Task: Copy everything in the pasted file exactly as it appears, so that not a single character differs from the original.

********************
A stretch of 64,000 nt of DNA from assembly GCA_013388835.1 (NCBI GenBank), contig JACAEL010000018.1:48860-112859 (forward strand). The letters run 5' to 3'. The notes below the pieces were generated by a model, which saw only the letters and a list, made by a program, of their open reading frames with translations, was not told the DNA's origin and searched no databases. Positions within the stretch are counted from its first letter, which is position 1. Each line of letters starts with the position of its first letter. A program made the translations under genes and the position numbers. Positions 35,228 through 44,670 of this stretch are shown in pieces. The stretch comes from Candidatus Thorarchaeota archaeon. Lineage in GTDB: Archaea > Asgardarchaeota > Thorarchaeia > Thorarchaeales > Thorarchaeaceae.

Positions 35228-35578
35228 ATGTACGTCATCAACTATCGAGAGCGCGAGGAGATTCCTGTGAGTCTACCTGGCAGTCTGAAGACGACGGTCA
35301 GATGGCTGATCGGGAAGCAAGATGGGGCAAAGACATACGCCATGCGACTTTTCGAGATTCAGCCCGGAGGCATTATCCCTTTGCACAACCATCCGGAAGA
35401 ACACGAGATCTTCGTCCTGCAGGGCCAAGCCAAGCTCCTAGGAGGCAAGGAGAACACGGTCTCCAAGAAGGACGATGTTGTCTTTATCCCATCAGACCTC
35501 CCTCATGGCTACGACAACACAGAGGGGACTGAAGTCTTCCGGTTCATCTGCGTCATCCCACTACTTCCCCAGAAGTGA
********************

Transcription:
A stretch of 64,000 nt of DNA from assembly GCA_013388835.1 (NCBI GenBank), contig JACAEL010000018.1:48860-112859 (forward strand). The letters run 5' to 3'. The notes below the pieces were generated by a model, which saw only the letters and a list, made by a program, of their open reading frames with translations, was not told the DNA's origin and searched no databases. Positions within the stretch are counted from its first letter, which is position 1. Each line of letters starts with the position of its first letter. A program made the translations under genes and the position numbers. Positions 35,228 through 44,670 of this stretch are shown in pieces. The stretch comes from Candidatus Thorarchaeota archaeon. Lineage in GTDB: Archaea > Asgardarchaeota > Thorarchaeia > Thorarchaeales > Thorarchaeaceae.

Positions 35228-35578
35228 ATGTACGTCATCAACTATCGAGAGCGCGAGGAGATTCCTGTGAGTCTACCTGGCAGTCTGAAGACGACGGTCA
35301 GATGGCTGATCGGGAAGCAAGATGGGGCAAAGACATACGCCATGCGACTTTTCGAGATTCAGCCCGGAGGCATTATCCCTTTGCACAACCATCCGGAAGA
35401 ACACGAGATCTTCGTCCTGCAGGGCCAAGCCAAGCTCCTAGGAGGCAAGGAGAACACGGTCTCCAAGAAGGACGATGTTGTCTTTATCCCATCAGACCTC
35501 CCTCATGGCTACGACAACACAGAGGGGACTGAAGTCTTCCGGTTCATCTGCGTCATCCCACTACTTCCCCAGAAGTGA